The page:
MRI/TRUS fusion software-based targeted biopsy: The new standard of care? - Abstract

The advent of multiparametric MRI has made it possible to change the way in which prostate biopsy is done allowing to direct biopsies to suspicious lesions rather than randomly.

The subject of this review relates to a computer-assisted strategy, the MRI/US fusion software-based targeted biopsy, and to its performance against the other sampling methods. Different devices with different methods to register MR images to live TRUS are currently in use to allow software-based targeted biopsy. Main clinical indications of MRI/US fusion software-based targeted biopsy are re-biopsy in men with persistent suspicious of prostate cancer after first negative standard biopsy and the follow up of patients under active surveillance. Some studies have compared MRI/US fusion software-based targeted versus standard biopsy. In men at risk with MRIsuspicious lesion, targeted biopsy consistently detects more men with clinically significant disease as compared to standard biopsy; some studies have also shown decreased detection of insignificant disease. Only two studies directly compared MRI/US fusion software-based targeted biopsy with MRI/US fusion visual targeted biopsy, and the diagnostic ability seems to be in favor of the software approach. To date, no study comparing software-based targeted biopsy against in-bore MRI biopsy is available. The new software-based targeted approach seems to have the characteristics to be added in the standard pathway for achieving accurate risk stratification. Once reproducibility and cost-effectiveness will be verified, the actual issue will be to determine whether MRI/TRUS fusion software-based targeted biopsy represents anadd-on test or a replacement to standard TRUS biopsy.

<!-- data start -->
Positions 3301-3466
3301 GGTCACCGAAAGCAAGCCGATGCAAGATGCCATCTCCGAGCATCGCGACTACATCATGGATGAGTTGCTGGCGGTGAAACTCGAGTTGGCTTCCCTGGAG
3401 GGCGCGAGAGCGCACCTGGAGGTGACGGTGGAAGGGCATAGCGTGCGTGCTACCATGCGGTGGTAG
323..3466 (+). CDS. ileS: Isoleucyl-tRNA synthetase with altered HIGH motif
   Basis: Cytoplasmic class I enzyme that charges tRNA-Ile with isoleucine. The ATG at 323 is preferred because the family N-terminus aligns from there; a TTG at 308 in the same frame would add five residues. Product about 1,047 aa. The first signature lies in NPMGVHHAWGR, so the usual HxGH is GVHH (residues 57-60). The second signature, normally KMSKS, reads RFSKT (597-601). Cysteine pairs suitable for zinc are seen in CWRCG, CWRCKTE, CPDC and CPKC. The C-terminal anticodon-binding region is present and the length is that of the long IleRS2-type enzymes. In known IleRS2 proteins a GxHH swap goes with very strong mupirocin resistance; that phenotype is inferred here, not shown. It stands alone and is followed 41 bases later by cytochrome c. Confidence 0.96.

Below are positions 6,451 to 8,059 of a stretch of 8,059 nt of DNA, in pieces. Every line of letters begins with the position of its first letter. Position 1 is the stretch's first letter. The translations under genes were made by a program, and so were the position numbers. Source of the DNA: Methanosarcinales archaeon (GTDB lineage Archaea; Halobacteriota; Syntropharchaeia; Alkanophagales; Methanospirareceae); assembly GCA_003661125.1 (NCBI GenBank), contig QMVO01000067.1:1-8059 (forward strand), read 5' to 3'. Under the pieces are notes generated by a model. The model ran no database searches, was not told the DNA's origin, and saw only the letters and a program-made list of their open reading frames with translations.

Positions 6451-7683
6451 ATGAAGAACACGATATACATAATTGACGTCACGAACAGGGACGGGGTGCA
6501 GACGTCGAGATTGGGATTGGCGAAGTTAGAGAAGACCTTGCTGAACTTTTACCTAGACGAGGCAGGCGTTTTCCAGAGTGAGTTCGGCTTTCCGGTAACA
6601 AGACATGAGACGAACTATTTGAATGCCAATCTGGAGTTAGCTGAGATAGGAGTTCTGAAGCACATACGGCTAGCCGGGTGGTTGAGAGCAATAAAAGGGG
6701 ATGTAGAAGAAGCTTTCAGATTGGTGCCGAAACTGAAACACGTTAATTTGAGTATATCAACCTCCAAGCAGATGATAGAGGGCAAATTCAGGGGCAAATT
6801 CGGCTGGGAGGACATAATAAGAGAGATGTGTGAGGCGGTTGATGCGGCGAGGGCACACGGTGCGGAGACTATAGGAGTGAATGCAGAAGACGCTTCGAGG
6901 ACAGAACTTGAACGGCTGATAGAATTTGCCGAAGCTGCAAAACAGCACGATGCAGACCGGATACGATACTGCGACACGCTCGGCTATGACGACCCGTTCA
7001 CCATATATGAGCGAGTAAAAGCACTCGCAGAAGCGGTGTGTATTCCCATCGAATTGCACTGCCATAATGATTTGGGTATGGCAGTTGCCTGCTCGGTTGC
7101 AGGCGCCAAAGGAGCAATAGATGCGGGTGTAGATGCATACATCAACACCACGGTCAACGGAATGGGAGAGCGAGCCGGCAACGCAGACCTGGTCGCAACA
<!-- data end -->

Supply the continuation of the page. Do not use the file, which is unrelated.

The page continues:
Written by:
Manfredi M, Costa Moretti TB, Emberton M, Villers A, Valerio M.   Are you the author?
Department of Urology, San Luigi Gonzaga Hospital, University of Turin, Orbassano, Turin, Italy.  

Reference: Minerva Urol Nefrol. 2015 May 27. Epub ahead of print.

PubMed Abstract
PMID: 26013952 Prostate Cancer Section